Quote Originally Posted by rlmccarty2000 View Post
    I’ve got a BMW 335d and the torque is just fun. Going from 50 to 80 is a blast. The emissions is a pain and I may be making some adjustments to mine to cut down on the carbon buildup problem. We have no emissions testing where I live. I’m torn on which way to go but BMW quoted me $3k plus to clean the carbon. There is a guy in N. Georgia that specializes in diesels and he will do it for much less, it’s just a long haul to get to his shop.


    Sent from my iPad using Tapatalk
    Is it where the fuel injectors is that you have carbon build up?

    I would look for a good and well known tuning company to get the most effective tuning for your motor. The dieselgate has made the certified service places for the different manufactures to install new mapping program to the motor. And often not in a good way since you get a less effective motor after a service. While if you have an early car modell and you service it you can get a better and more effective mapping program from a later year modell of the car installed. There is tuning boxes that is quite good too. One that does them for many different car modells and is at a good price is Racechip dot com. The entry level box I have in mind to get for my Kia cee`d with a turbo diesel. Think that I have seen them available in the US. But from a tuning company you can get a service from them. And not only DIY it with a box from for an example Racechip. They often get your engine to run better with more HP and torque and mpg. It`s very common to let a tuning company tune in your diesel engine to run better here in Sweden. Just a thought.

    /Tony

  12. #102
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    Re: RANT:My Love and Hate of German cars.

    Quote Originally Posted by SWETM View Post
    Is it where the fuel injectors is that you have carbon build up?

    I would look for a good and well known tuning company to get the most effective tuning for your motor. The dieselgate has made the certified service places for the different manufactures to install new mapping program to the motor. And often not in a good way since you get a less effective motor after a service. While if you have an early car modell and you service it you can get a better and more effective mapping program from a later year modell of the car installed. There is tuning boxes that is quite good too. One that does them for many different car modells and is at a good price is Racechip dot com. The entry level box I have in mind to get for my Kia cee`d with a turbo diesel. Think that I have seen them available in the US. But from a tuning company you can get a service from them. And not only DIY it with a box from for an example Racechip. They often get your engine to run better with more HP and torque and mpg. It`s very common to let a tuning company tune in your diesel engine to run better here in Sweden. Just a thought.

    /Tony
    It’s more than just the fuel injectors. I’m not a mechanic so I won’t even try to go into details on the 335d. Take a look at any of the BMW forums and they can explain it much better, but it starts with the EGR valve. There is also a problem with our quality of diesel fuel and that the car needs to be driven at Autobahn speeds to keep the carbon buildup down.

    The guy up in N. GA is AARodrigues and he also remaps/tunes the ECU to get more power out of the car. He offers several stages of tuning even to where you need upgraded fuel pumps. I just want a little more performance and less carbon buildup. I really don’t want to increase pollution, but I want to be able to drive the car. I’m probably going to leave the urea injection alone and also the filter, but the EGR system will have to be deleted.


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    Likes SWETM liked this post

  13. #103

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    Re: RANT:My Love and Hate of German cars.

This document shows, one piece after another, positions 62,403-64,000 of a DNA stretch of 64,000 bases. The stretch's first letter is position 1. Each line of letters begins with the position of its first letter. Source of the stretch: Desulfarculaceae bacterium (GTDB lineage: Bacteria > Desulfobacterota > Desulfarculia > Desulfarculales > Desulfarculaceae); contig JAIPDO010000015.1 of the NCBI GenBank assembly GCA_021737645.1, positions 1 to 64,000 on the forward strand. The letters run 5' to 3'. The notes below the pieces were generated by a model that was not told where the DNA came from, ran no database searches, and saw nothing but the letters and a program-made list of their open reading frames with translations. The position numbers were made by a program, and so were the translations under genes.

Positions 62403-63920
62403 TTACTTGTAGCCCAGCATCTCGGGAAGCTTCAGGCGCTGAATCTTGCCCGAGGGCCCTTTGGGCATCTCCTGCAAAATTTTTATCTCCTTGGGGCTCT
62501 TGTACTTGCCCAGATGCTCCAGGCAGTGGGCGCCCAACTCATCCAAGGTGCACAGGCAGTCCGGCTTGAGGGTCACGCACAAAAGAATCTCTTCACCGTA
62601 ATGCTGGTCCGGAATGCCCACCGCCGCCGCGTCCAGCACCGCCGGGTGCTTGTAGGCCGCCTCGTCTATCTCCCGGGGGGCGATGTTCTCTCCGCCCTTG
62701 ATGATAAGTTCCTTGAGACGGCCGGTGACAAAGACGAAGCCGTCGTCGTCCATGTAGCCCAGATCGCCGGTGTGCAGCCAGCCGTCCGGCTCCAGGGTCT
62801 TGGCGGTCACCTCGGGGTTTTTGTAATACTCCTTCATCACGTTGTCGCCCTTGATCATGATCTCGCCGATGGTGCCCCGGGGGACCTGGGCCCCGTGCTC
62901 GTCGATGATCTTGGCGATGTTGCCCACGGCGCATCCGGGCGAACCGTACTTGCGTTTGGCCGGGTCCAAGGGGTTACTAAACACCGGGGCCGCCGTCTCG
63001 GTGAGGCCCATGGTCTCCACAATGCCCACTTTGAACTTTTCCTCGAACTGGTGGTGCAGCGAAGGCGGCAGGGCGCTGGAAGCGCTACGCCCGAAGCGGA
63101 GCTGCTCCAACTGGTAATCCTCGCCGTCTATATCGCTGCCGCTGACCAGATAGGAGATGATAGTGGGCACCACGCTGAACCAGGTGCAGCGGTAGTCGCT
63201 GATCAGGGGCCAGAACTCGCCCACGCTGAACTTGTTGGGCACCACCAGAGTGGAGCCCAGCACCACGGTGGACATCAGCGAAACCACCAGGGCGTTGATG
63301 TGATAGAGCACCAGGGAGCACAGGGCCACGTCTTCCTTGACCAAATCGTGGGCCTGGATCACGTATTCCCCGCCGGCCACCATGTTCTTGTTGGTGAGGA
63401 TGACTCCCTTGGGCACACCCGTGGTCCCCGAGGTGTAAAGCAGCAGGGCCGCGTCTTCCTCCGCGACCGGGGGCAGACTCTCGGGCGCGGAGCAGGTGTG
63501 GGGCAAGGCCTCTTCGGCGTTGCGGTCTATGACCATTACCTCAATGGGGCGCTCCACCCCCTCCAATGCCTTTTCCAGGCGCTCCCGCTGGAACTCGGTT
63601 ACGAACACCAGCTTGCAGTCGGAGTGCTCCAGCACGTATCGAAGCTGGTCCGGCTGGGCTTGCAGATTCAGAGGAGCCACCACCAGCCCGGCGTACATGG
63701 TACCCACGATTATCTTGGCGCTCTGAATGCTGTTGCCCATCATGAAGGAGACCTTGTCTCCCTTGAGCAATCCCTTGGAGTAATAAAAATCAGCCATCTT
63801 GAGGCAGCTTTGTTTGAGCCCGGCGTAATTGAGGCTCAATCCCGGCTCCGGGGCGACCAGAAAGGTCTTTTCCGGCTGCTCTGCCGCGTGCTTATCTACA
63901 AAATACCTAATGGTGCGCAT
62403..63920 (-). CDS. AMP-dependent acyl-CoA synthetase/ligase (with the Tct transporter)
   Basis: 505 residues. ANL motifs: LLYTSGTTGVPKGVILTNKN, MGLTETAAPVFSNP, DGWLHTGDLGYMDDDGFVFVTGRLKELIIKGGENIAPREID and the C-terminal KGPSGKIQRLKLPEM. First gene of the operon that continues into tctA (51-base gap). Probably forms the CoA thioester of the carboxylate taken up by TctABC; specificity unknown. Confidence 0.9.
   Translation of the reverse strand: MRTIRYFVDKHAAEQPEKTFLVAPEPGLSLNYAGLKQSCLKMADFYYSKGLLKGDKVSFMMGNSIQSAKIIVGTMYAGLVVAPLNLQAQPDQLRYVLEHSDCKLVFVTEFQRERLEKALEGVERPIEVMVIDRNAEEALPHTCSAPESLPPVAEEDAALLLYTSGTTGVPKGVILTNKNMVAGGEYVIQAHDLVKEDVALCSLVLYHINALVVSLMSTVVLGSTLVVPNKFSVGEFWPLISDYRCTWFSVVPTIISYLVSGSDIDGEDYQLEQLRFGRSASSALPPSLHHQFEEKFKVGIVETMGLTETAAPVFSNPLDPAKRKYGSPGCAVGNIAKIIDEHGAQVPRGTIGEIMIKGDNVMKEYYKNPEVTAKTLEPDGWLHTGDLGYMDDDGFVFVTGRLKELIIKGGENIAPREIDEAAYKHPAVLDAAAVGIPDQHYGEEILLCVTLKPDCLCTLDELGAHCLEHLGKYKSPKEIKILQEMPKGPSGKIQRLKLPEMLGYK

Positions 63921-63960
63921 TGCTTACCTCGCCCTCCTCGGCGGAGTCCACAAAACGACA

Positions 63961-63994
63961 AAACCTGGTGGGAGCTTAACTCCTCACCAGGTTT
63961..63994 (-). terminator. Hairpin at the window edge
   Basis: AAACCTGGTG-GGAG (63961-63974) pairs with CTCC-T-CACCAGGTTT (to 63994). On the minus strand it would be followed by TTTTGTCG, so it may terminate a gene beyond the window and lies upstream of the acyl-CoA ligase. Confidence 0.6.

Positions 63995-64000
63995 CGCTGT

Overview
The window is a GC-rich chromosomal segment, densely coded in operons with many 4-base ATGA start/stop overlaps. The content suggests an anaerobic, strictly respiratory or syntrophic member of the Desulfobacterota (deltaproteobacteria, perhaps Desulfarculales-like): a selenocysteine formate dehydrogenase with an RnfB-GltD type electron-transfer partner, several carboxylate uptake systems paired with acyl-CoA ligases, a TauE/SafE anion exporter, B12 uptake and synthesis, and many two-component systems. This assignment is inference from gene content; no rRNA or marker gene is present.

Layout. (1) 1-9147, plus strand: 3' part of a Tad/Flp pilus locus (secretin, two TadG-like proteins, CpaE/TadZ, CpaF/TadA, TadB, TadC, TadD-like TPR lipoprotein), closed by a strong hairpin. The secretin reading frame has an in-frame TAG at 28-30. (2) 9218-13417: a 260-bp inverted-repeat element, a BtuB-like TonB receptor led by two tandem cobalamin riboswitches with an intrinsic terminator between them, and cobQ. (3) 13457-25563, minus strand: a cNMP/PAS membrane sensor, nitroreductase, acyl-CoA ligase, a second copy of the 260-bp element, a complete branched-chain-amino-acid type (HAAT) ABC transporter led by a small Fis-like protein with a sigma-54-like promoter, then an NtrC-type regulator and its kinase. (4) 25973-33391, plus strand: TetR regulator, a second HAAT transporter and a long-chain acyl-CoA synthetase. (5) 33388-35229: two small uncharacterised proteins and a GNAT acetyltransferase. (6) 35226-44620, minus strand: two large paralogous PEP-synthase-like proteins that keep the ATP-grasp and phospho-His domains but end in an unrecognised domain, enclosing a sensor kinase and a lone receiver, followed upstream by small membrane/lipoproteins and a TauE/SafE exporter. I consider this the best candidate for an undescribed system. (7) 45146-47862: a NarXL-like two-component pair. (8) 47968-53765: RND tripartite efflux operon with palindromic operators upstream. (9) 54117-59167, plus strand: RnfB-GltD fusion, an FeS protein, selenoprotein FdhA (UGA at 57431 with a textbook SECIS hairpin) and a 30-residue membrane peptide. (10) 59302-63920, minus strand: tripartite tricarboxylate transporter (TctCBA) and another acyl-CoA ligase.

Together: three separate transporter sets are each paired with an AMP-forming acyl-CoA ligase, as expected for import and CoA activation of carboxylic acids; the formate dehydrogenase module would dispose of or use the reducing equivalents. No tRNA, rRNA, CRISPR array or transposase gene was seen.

Quote Originally Posted by rlmccarty2000 View Post
    It’s more than just the fuel injectors. I’m not a mechanic so I won’t even try to go into details on the 335d. Take a look at any of the BMW forums and they can explain it much better, but it starts with the EGR valve. There is also a problem with our quality of diesel fuel and that the car needs to be driven at Autobahn speeds to keep the carbon buildup down.

    The guy up in N. GA is AARodrigues and he also remaps/tunes the ECU to get more power out of the car. He offers several stages of tuning even to where you need upgraded fuel pumps. I just want a little more performance and less carbon buildup. I really don’t want to increase pollution, but I want to be able to drive the car. I’m probably going to leave the urea injection alone and also the filter, but the EGR system will have to be deleted.


    Sent from my iPad using Tapatalk
    Using more of your "go" pedal will help reduce carbon build up, the engine needs higher load and more than 3k rpms. Like every time you drive the car, go full throttle accelerating to highway speeds when merging. The more load and rpms that the engine sees, the less carbon build up. Shoot, if there is any way that the car could be detuned safely, I`d do that. Just so that I can go higher load acceleration without getting into as much trouble with the law. Granted I drive a GS300 that has the 2JZ in it, she purrs like a kitten and runs as smooth as silk. That engine regularly sees high load and high rpm situations, and granted is also port injected, however the Toyota motors are known for consuming more oil than the majority of other engines, nonetheless, the engine runs as smooth as silk with 165K miles on the clock and with seeing 20k miles (my ownership) of high load and high rpm driving, she runs better than when I bought her.

    Often, with my co-workers, we get into conversations about how much horsepower is the perfect amount for the street and they always agree between themselves that 500 is the magic number while I always come in around the 300 mark. With 300hp on a reliable engine, the engine will be able to withstand being flogged all day long, thus increasing engine temps to the point where soft carbon deposits are being burned off. Burning off carbon deposits in a 500hp motor is much more difficult because the throttle input required to get engine temps to the point of soft carbon burning, result in very illegal speeds. Whereas in the 300hp motor, I can burn soft carbon all day long and get pulled over for doing 14mph over, instead of 34mph over in the 500hp motor.